As it turns out, Quinn had found himself at the mercy of video games. Surrendering his entire day just to get his fix of Call of Duty – his preferred vice at the time.
He’d even spend up to 18 hours a day gaming, at which point it had taken complete control over his life. In an interview with ESPN he discussed the power of his cravings to play games:
The only way I could get my endorphins was by playing video games. I would break the games, try to get rid of them, but I couldn’t stop. I’d say, ‘Quinn, what are you doing?’ Physically, I could not put down a video game.
This is a struggle faced by everyone that suffers from a video game addiction.
That intense desire to play games, to the point that you physically can’t put the controller down, is hard to describe to people who have never suffered.
Related: How to Deal With Cravings
This is why, despite it possibly being detrimental to their careers, we need more athletes and celebrities to speak out about their problems. It helps to raise awareness of the situation, which is one of the most important things we could be doing to speed up the introduction of treatment for gaming addiction.
Top Players in the English Premier League
Top athletes like Neil and Quinn are not alone and in recent years a new epidemic of gaming addiction is starting to spread throughout English football.
Top players, who competed in the World Cup for England and play in one of the best teams in the world, are finding themselves spending the entirety of their free time playing games.
One player, who wanted to remain anonymous spoke about the effect of his gaming addiction on his career:
When I get back from training, the first thing I do is turn the Xbox on to play Fortnite.
I play for about eight to ten hours a day, but I once played 16 hours non-stop the day before a match.
It is quite normal for me to stay up playing until two o’clock or three o’clock in the morning.
I get a lot of eye strain, I am tired the next day and I miss training sometimes.
This isn’t an isolated case, either.
Three of Tottenham Hotspurs’ best players – Harry Kane, Dele Alli, and Kieran Trippier – racked up almost 400 hours on Fortnite between them during the World Cup in Russia.
These are players that are under tremendous amounts of pressure, and they should be allowed to de-stress in whatever way they see fit.
However, is spending the majority of your time playing Fortnite the most optimum thing a player at the very top of their game should be doing? When they stay up late playing it brings on eye strain, lethargy, and even back problems.
Related: Parents Guide to Fortnite Addiction
A Prominent NHL Draft Pick
In 2018 a story broke that a prominent young prospect has likely jeopardized their hockey career because they couldn’t stop playing video games.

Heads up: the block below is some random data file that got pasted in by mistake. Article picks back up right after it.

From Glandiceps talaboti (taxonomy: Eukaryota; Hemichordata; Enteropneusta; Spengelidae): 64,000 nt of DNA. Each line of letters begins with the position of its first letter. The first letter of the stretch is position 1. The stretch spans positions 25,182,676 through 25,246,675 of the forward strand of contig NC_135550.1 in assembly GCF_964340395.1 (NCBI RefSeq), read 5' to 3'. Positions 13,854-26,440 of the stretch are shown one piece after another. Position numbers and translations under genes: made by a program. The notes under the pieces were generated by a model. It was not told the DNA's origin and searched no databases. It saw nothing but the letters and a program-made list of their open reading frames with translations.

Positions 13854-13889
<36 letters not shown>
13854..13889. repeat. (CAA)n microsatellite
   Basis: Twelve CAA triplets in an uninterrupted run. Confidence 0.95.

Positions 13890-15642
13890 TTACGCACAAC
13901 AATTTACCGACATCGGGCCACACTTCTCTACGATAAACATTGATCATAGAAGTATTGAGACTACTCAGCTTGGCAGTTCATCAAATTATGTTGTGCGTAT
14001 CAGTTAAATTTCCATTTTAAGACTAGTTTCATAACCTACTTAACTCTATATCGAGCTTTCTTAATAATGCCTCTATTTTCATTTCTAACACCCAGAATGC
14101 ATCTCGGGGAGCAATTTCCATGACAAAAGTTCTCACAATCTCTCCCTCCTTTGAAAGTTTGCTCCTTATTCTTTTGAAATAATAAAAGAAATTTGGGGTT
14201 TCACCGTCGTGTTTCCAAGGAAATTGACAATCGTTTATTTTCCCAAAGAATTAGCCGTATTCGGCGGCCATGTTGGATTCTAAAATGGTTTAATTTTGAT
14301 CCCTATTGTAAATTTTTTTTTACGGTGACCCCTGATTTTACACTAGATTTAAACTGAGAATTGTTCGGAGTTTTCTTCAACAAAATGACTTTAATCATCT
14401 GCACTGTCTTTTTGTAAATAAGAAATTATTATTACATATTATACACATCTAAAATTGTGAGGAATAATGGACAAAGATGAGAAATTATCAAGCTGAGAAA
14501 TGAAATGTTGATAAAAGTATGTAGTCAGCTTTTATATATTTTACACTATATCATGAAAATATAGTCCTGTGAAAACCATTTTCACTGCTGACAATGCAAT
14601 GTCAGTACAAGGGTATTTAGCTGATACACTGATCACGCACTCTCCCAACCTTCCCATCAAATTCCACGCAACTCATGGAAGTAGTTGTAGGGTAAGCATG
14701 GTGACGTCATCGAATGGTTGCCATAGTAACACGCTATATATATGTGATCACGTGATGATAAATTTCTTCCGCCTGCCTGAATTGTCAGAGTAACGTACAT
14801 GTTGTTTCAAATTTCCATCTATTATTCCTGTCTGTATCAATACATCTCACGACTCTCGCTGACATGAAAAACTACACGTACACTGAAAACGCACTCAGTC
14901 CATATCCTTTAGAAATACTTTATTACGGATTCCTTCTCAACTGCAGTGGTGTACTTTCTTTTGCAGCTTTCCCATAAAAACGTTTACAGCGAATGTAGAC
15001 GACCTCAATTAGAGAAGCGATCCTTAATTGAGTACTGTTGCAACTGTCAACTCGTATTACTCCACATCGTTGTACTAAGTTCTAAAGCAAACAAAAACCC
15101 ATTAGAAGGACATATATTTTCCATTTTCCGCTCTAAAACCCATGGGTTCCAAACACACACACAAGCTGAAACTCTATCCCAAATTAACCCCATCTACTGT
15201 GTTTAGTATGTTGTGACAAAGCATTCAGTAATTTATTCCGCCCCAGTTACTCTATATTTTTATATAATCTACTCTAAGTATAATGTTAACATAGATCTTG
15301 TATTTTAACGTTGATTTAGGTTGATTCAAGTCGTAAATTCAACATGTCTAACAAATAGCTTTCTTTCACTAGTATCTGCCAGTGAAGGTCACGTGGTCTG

I’m not gonna say the player’s name. I really doubt he’s going to make it to the NHL, and it’s because of a video game addiction. […] He’ll play until all hours of the night and into the morning and then he’ll have no energy the next day. Like, he’ll be a write-off. And it is that bad.
As a first-round draft pick for a top NHL team, the player was likely going to become a big name in the sport.
It’s not uncommon for NHL players to unwind with a bit of gaming. Josh Hart and Larry Nance Jr. played Fortnite together for over 10 hours straight before a game. Hart even went on to say that his win on Fortnite almost meant more to him than winning the title.
It raises questions as to whether or not gaming will be banned by teams in the near future. It’ll no doubt increase their performance, but at the same time will likely lead to higher levels of stress and frustration from the players.
Especially with athletes starting to stream on Twitch, they’re dedicating less of their time to their sport and more to gaming.
It’ll be interesting to see how it plays out.
Does it Really Matter if Athletes are Addicted to Gaming?
You might be reading this and thinking “Who the hell cares? They earn millions a year they can do what they want.”
In one sense, you’re right. They can do whatever they want. But should they?
Consider these athletes are respected and looked up to by a large number of young people. If they see that their favourite sports stars are playing Fortnite for 10 hours straight every day, they might not see any harm in doing the same.
The risks posed to children who spend an excessive amount of time in front of a screen are well documented. It results in lower psychological well-being, exposes kids to gambling, and even affects mood with links to attention-related disorders.
There might not be anything wrong with an hour or so spent playing games every day, but children are incredibly sensitive to over-stimulation. They don’t know the difference between healthy and unhealthy, all they know is that games make them feel great.
When you try to reduce the amount of screen-time, after a child has become used to a certain way of living, it usually ends with extreme mood swings and even violent tendencies.
In our parent support group on Facebook, we see countless stories from mothers and fathers about how their child has threatened all manner of things if they tried to take their gaming away.
It’s easy to blame the parents for not being more strict, but it’s very different saying that and actually being in the situation.
No doubt kids will use their favourite athlete’s gaming habits to justify their own. Something we commonly saw with the Fortnite World Cup.
What’s in Store for the Future?
All that we can hope as a result of athletes struggling with gaming addiction, is an increase in awareness and support of a problem that affects millions of people worldwide.
Once the proper support systems are in place, we can go about developing treatment programs for those in need.
The WHO’s decision to classify Gaming Disorder was a huge step forward. We’ve also seen a huge increase in exposure from the media and celebrities about the extent of video game addiction.
Even so, we’re a long way away from where we want to be in the future.
There’s still a lot of work to do. Not just here at Game Quitters, but for families all around the world who are affected.